Equity markets are opening weak today while the bond market and the dollar get a bid. Global concerns regarding inflation and political unrest in Egypt, Tunisia, Bolivia, etc, are helping to migrate assets towards the more traditional safe haven US investments. The University of Michigan Consumer Confidence Index was in-line this morning at 75.1, up from 74.2 last month.
The economics in the oil sector may start changing as supplies rise while demand moderates. Oil storage is now at record levels in the US, and a new pipeline opened from Canada last week is now sending 150K barrels per day into Oklahoma . Oil has backed off over the past week as concerns over demand emerge with APAC and some EMEA economies focusing on slowing their rampant inflation.
Washingtonites are discussing major changes to the domestic mortgage market, questioning the role of government in the market. Today 9 out of 10 loans are backed by Freddie and Fannie, and the proposals contemplate multiple options in the short term to reduce the impact of the GSE’s. Reduction of the maximum loan the GSE’s will back, requiring a 10% down payment, and higher fees are among the short term proposals being discussed. The longer term proposals include eliminating the firms altogether by having the government exiting the market completely; having the FHA be the only government entity in the mortgage business for low-income borrowers; and leaving the market to private insurers with a government backstop for market disasters (is that really leaving?).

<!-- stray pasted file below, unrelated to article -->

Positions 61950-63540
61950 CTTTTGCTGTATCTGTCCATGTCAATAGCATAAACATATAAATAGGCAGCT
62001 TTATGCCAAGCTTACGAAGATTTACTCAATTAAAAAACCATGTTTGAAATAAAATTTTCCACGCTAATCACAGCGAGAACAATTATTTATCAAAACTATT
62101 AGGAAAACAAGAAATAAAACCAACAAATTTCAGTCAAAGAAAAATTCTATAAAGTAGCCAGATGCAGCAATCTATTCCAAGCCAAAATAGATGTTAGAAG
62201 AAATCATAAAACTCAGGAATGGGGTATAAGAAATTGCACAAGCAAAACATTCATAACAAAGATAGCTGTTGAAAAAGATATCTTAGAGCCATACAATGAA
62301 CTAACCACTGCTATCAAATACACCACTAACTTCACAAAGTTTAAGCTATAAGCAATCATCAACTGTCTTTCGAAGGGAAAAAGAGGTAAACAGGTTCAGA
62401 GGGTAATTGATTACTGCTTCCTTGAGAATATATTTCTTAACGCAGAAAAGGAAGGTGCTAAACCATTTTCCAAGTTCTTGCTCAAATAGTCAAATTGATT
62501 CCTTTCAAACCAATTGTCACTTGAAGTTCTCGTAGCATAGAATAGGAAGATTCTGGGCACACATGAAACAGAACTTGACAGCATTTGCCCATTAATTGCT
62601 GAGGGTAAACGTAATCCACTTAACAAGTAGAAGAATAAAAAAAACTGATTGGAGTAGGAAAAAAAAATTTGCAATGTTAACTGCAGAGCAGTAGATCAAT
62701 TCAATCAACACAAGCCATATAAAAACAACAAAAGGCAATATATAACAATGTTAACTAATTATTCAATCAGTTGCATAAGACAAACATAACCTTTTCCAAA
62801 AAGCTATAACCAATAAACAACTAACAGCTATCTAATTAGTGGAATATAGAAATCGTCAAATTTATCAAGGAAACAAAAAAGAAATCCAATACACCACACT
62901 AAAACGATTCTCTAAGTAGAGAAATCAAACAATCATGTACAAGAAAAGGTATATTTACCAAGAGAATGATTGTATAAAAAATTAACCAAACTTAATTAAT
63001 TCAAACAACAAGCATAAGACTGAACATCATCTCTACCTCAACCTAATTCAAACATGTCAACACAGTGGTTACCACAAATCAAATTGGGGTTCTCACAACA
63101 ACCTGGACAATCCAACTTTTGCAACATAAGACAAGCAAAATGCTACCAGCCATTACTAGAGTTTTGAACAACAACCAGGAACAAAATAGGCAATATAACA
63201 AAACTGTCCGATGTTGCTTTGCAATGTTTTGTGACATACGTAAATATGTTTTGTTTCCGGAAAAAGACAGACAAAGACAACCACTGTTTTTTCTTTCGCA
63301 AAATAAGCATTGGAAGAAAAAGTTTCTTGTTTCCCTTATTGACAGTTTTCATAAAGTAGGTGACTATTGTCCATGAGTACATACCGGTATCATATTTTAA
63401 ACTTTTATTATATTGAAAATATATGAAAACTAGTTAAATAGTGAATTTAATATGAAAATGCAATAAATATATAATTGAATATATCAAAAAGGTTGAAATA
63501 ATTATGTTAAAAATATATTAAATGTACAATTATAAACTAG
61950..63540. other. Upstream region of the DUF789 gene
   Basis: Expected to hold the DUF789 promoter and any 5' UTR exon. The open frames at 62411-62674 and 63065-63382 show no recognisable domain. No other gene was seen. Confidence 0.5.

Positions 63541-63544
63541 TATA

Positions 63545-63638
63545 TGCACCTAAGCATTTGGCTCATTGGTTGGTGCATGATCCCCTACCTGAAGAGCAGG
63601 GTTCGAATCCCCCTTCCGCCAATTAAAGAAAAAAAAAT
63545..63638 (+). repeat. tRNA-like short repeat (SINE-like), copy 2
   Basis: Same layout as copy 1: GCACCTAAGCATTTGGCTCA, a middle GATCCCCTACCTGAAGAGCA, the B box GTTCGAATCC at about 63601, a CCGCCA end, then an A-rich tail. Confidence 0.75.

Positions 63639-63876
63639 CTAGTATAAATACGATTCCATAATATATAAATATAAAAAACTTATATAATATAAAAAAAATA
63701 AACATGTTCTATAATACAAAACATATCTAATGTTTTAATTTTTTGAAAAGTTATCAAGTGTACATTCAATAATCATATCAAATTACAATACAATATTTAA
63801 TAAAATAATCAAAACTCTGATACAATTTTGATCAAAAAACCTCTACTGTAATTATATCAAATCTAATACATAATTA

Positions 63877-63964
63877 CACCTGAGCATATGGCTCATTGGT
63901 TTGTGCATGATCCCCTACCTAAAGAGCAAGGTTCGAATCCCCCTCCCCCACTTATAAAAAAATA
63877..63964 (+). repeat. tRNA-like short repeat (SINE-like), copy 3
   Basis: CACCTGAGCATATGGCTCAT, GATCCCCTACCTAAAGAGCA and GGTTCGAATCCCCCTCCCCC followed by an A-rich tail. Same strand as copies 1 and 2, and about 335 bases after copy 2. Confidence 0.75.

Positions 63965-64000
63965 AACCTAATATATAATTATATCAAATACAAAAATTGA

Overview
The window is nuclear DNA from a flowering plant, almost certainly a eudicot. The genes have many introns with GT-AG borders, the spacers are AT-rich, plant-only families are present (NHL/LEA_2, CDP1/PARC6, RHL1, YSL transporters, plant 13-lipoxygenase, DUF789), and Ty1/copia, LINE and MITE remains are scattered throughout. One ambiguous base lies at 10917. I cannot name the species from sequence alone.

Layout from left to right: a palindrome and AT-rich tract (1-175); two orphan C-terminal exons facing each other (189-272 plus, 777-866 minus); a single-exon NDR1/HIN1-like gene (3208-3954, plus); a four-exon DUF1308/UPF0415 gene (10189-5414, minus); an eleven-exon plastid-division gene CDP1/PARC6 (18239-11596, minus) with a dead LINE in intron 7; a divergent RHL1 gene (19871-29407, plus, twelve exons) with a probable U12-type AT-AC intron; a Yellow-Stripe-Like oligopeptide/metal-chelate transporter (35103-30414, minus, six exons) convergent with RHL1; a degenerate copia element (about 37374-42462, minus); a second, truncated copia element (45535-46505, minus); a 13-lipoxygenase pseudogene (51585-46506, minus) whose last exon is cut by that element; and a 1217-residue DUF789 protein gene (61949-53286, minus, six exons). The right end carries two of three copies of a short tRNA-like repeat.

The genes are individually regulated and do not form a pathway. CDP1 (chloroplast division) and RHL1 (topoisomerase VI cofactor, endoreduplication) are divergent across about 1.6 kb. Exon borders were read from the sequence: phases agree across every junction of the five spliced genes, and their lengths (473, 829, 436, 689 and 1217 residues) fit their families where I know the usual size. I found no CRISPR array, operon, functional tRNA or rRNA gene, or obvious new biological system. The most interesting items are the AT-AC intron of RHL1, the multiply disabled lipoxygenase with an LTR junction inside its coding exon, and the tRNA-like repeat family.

China has been slowly relaxing their currency controls in preparation for the day when the Yuan becomes a global currency. The country has been allowing US companies to finance projects in China by issuing yuan-denominated bonds in Hong Kong. Trade between some countries is now being settled in Yuan.
Weak earnings were reported by Cisco Systems, Blue Nile, Akamai, with stronger earnings from Bunge, Stamps.com, and Wynn Resorts.
Speaking of mortgages, the average rate on a 30-year fixed has moved above 5% for the first time since April. The rate hasn’t been consistently above 5% since early 2008.
One of the longest running romances is back on track as Ken and Barbie will be reunited by Mattel on Valentine’s Day. The couple had been together for 43 years before breaking up in 2004, reportedly over a disagreement related to their roles in the Toy Story series.
Have a great weekend